The Tower in Seattle's Volunteer Park was built as a water reservoir in 1906. We climbed the 180 steps (!) to the observation deck which put us at the highest point on the City's beautiful Capitol Hill.
Placards on the brick walls tell the history of Volunteer Park. (We learned that it was named as a tribute to Seattle's volunteers in the Spanish-American War, which was not at all what we'd first assumed.) Other signs pay tribute to the Olmstead Brothers who designed the Park's Gardens and lawns. (They designed Central Park and the Biltmore Mansion among other places.)
A walk around the circular deck gave us a 360 degree view of beautiful Seattle.
From one window we saw the Space Needle and Puget Sound beyond it.
Of course you could see the whole City from the top of the Space Needle too. But it would cost you -- at the very least an expensive meal. The Water Tower is free and not as touristy.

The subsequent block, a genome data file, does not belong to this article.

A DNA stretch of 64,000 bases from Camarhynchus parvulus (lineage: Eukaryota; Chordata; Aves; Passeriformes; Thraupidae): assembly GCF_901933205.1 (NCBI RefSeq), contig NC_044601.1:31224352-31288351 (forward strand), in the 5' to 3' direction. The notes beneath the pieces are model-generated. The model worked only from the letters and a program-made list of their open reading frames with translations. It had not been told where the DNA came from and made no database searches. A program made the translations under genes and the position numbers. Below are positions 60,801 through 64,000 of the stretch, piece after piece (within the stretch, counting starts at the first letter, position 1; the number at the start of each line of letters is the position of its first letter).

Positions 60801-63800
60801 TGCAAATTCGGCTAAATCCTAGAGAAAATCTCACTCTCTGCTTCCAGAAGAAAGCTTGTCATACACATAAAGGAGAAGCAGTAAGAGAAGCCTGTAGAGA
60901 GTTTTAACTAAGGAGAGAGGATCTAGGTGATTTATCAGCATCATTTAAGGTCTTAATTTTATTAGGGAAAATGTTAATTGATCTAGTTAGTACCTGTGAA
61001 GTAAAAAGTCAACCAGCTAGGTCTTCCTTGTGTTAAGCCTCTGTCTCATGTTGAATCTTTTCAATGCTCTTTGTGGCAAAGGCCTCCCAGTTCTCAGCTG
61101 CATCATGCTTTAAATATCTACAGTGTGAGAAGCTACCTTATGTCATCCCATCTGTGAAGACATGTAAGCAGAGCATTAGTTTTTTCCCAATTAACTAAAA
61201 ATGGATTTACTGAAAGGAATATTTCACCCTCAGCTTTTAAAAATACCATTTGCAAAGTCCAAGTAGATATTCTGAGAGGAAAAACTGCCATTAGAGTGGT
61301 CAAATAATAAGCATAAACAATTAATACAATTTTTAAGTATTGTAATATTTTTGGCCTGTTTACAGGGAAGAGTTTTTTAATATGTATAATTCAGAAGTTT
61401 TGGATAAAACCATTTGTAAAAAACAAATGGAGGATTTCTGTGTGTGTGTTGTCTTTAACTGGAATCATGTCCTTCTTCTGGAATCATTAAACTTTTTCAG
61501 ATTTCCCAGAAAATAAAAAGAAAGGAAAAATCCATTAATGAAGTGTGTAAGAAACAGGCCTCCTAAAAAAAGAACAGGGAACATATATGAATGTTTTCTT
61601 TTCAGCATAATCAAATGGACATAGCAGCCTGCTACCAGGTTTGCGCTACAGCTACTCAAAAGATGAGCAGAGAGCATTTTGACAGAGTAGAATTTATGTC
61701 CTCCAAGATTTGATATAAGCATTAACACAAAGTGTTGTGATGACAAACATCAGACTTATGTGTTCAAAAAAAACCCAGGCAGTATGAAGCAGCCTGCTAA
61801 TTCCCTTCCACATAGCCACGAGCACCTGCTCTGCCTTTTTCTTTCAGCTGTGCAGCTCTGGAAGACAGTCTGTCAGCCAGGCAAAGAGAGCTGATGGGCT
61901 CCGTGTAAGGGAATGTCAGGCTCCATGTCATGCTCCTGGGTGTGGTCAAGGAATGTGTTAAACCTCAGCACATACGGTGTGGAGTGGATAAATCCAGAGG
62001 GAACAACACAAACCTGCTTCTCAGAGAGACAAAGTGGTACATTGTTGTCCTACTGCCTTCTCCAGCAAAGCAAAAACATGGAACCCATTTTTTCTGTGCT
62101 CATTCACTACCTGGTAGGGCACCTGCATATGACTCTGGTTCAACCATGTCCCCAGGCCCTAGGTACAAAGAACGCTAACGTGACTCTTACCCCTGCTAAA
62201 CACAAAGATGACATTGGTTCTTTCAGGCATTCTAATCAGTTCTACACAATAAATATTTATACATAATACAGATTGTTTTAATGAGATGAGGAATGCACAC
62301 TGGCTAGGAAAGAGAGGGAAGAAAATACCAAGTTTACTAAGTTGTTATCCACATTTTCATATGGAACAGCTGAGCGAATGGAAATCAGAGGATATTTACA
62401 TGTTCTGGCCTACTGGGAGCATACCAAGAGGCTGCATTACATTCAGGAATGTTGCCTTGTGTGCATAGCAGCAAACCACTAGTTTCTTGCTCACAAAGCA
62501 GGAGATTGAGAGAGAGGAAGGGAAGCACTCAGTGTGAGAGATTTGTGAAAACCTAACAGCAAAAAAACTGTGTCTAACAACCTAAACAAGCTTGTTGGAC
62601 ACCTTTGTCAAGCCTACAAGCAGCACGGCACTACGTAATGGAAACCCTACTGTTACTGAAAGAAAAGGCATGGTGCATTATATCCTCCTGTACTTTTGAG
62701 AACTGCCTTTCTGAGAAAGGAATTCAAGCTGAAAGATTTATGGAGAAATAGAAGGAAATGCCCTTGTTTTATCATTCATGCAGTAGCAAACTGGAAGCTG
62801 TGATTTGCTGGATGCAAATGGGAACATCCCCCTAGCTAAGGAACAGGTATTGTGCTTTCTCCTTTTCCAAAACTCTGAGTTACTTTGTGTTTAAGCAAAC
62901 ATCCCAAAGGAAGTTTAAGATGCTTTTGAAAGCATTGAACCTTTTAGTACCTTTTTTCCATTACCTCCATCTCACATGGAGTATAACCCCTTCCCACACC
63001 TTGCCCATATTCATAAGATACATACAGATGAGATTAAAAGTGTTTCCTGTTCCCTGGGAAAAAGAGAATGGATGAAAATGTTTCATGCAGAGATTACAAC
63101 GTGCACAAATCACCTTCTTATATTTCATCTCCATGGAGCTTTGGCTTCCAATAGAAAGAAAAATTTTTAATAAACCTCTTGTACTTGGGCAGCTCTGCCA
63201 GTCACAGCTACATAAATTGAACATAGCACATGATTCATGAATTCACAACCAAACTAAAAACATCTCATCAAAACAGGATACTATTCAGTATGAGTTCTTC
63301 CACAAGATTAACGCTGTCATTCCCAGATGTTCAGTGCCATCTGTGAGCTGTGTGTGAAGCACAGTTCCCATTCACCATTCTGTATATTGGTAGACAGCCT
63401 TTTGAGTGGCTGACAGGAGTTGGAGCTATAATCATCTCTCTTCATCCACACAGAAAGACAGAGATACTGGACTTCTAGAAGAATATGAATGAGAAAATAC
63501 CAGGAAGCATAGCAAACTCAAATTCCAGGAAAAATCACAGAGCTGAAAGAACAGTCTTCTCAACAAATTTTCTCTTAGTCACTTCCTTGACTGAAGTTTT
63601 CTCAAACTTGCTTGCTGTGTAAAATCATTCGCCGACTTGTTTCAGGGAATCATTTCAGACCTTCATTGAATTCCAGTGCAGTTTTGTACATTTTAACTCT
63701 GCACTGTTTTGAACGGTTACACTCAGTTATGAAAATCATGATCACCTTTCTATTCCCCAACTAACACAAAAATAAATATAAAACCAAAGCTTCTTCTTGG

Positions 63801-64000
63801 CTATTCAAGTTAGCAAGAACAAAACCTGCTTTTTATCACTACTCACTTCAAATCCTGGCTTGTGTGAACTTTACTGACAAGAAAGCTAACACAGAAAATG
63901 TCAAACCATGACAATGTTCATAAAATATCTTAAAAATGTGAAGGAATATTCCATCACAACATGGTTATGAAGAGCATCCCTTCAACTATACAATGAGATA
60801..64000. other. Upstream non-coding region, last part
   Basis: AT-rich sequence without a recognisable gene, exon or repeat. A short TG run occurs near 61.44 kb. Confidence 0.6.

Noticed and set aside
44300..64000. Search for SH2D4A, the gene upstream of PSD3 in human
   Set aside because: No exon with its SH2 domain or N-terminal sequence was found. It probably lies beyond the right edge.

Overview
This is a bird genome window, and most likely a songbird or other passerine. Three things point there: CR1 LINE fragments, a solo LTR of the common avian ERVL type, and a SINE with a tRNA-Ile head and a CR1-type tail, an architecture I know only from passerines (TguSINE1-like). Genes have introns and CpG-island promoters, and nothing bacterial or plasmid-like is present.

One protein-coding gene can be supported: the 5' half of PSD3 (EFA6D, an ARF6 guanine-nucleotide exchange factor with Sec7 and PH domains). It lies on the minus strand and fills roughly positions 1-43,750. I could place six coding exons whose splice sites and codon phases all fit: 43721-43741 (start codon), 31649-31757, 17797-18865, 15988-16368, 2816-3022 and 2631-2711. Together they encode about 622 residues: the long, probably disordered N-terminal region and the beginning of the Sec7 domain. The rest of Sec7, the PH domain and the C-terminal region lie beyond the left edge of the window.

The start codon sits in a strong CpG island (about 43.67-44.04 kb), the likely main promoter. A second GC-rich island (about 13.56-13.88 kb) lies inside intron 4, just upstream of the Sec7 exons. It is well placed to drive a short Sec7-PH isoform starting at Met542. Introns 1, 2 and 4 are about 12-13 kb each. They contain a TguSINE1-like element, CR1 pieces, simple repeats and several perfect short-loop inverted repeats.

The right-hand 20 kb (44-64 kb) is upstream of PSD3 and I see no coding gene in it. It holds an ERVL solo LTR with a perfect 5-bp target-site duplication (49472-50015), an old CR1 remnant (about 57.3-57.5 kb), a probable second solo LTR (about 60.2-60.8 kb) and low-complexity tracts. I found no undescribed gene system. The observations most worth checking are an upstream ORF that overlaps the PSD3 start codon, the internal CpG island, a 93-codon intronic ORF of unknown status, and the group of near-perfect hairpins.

We felt like locals because I think everybody else up there was. There was even a small group of four-year-old girls celebrating a Princess birthday in the magic tower! And of course their mothers (also in costume) were even having more fun.
We were lucky to have a very knowledgeable local guide in our brother-in-law, otherwise we'd never have known about this great spot.
The window fences are quite an elegant way to keep people safe. And of course looking through them is the actual way our eyes saw the views. Sometimes I shot what we saw.
And sometimes I poked the camera lens through the big spaces above the window fences and just shot away.
Below a couple of views of Emerald City green:
There is a lot to see in beautiful Volunteer Park and I hope we can go back on our next visit to Seattle. (The Arboretum where we saw the beautiful orchids and the stinky corpse plant (HERE) is also in this park.)
Thanks to Lady Fi, Arija, Sandy, Sylvia, Gattina, and Jenn for hosting OWT and to Theresa for GF.